No One is Immune from Credit Card Fraud, Not even the Chief Justice

posted by Nathalie Martin

Wow. Credit card fraud really can happen to anyone, as the Washington Post's Al Kamen reported this afternoon.  Apparently U.S. Supreme Court Justice John Roberts had his credit card number stolen and had to pay cash for his morning Starbucks.

This story raises so many questions.  First, how many credit cards does Justice Roberts carry?  Could it be that he carries just one? Second, what type of card was it? Third, where was it compromised? Fourth, how much hutzpah does this thief have? Did the thief not know who he or she was dealing with?  Finally, I wonder if this event might bear on future consumer law cases before the court. One thing is clear. Even important people have to watch thier backs.

A Final Pet Peeve: The Right to Consumer Financial Industry Data

posted by Lauren Willis

Thank you to the Credit Slips team for allowing me to use their soapbox for the last few weeks.  I leave you with a final pet peeve: Why does the government have to rely on commercially-collected financial industry data sets or voluntary surveys of financial firms to discover the effects of policies the government has put in place? This is just embarrassing. The U.S. government has so little power over the financial industry – an industry that only exists by virtue of the full faith and credit, payments systems, FDIC insurance, etc. provided by the U.S. government – that it cannot demand data from banks and financial firms, but instead must ask politely for voluntary survey answers or search the data market and pay for information like a commoner?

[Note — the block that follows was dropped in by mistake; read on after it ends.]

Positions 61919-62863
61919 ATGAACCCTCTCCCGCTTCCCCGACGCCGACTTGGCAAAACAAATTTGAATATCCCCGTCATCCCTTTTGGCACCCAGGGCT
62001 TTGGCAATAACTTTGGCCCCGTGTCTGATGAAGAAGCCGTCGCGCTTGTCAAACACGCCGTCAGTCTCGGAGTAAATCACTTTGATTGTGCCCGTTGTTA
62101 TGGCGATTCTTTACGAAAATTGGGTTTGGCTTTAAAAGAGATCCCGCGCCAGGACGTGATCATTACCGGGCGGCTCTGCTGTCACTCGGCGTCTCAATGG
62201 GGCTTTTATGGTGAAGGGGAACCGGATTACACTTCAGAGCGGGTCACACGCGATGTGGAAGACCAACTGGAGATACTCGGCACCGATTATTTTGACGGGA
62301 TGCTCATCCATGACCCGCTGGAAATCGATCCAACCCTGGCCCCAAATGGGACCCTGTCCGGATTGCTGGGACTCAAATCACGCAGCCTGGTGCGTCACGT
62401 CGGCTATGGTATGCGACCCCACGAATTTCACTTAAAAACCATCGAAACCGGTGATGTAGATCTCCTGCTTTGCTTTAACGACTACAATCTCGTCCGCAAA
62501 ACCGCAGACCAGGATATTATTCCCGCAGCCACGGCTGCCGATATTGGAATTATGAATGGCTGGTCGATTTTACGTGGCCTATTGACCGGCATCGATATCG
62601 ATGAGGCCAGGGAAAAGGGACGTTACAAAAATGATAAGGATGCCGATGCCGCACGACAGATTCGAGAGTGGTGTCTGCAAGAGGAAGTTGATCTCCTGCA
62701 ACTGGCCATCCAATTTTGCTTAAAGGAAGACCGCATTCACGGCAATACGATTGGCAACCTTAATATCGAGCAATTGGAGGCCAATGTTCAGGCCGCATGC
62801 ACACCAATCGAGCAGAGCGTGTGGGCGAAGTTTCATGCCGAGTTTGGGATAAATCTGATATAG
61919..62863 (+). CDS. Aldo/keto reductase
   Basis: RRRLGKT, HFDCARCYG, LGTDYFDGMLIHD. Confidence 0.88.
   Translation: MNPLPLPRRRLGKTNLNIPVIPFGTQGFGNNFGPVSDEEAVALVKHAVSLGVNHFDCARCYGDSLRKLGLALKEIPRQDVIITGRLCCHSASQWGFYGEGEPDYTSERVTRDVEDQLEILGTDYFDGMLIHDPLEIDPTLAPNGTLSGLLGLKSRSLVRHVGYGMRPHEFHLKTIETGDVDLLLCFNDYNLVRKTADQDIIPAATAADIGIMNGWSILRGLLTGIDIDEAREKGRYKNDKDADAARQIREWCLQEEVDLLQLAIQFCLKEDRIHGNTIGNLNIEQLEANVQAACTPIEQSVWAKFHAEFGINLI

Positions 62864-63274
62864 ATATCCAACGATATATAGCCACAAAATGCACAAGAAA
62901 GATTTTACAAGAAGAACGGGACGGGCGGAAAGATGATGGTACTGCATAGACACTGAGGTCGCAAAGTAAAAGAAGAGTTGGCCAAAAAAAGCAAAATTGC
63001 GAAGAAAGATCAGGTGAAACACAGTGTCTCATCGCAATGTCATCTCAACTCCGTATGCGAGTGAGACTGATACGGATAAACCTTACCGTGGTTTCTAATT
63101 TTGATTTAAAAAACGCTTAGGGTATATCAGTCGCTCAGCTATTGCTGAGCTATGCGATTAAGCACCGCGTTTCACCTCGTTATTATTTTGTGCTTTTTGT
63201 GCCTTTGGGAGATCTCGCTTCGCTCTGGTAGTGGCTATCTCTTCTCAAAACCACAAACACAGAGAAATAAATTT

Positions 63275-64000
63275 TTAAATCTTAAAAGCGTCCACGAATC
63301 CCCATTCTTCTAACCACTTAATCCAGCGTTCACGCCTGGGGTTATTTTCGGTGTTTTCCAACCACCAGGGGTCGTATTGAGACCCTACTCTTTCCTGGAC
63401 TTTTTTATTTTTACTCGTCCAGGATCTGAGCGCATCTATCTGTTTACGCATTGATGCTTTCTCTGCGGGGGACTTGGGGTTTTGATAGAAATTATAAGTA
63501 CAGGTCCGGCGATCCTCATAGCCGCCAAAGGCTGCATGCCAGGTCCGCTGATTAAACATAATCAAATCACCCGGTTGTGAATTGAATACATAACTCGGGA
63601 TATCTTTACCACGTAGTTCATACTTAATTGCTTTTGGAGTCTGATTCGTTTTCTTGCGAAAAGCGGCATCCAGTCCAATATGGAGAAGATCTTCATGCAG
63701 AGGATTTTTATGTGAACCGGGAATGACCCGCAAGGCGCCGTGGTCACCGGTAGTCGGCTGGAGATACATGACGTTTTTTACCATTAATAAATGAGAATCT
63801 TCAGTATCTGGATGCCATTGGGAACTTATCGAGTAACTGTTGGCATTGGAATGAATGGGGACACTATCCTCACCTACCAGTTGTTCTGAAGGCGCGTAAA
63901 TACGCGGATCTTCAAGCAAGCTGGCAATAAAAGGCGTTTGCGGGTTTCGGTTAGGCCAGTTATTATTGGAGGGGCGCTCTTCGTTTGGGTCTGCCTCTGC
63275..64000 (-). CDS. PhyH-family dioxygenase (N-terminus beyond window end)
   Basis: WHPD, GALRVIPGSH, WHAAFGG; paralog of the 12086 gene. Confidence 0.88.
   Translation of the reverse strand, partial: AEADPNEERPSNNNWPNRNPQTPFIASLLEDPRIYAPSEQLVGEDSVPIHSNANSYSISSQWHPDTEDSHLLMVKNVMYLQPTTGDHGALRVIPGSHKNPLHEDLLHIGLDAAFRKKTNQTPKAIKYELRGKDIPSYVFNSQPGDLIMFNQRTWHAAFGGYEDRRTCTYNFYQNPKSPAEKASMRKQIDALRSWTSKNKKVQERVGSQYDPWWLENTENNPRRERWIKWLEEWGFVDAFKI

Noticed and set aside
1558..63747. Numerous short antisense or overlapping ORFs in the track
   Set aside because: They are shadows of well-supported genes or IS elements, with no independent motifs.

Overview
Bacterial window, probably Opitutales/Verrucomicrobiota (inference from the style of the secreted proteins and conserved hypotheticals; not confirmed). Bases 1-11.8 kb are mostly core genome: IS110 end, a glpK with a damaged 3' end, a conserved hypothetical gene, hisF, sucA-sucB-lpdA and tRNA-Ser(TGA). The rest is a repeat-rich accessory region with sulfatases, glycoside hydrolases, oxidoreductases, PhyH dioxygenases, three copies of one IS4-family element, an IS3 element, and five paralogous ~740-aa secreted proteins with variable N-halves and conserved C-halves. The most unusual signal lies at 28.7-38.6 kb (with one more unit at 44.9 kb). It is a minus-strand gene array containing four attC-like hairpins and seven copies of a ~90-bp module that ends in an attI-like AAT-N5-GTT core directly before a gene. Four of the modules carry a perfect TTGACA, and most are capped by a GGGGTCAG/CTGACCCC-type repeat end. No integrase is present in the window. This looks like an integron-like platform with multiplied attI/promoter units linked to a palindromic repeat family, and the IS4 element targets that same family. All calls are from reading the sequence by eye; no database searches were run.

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When a Billion Dollars has Eight Digits; Taking Authorization Seriously

posted by Melissa Jacoby

CloudytitleMove over, two ships Peerless. Even in legal regimes that prioritize substance over form, errors in the execution of formalities can produce significant consequences and the risk of transactional failure. And even chapter 11 cases featuring quick asset sales can generate litigation over such formalities for years to come. A recent example illustrates both points.  

On March 1, 2013, the United States Bankruptcy Court for the Southern District of New York issued and certified a judgment for direct appeal to the United States Court of Appeals for the Second Circuit. The decision grants summary judgment in Official Committee of Unsecured Creditors of Motors Liquidation Company v. JPMorgan Chase Bank, N.A. et al, adversary proceeding 09-00504, in the GM bankruptcy. The decision already has received in-depth summaries, at least in some law firm bulletins. If the Second Circuit accepts a direct appeal, I aspire to watch the oral arguments, but hope it will be easier to find a seat in the courtroom than in NML v. Argentina.   

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Dancing Around the Risk Question

posted by Lauren Willis

Reflecting on my last two posts – price caps, loan structure requirements, underwriting rules – discussing any of these puts the cart before the horse. We know we want to rein in risk without cutting off access to credit that is not too risky. But how much risk is too much risk when it comes to credit?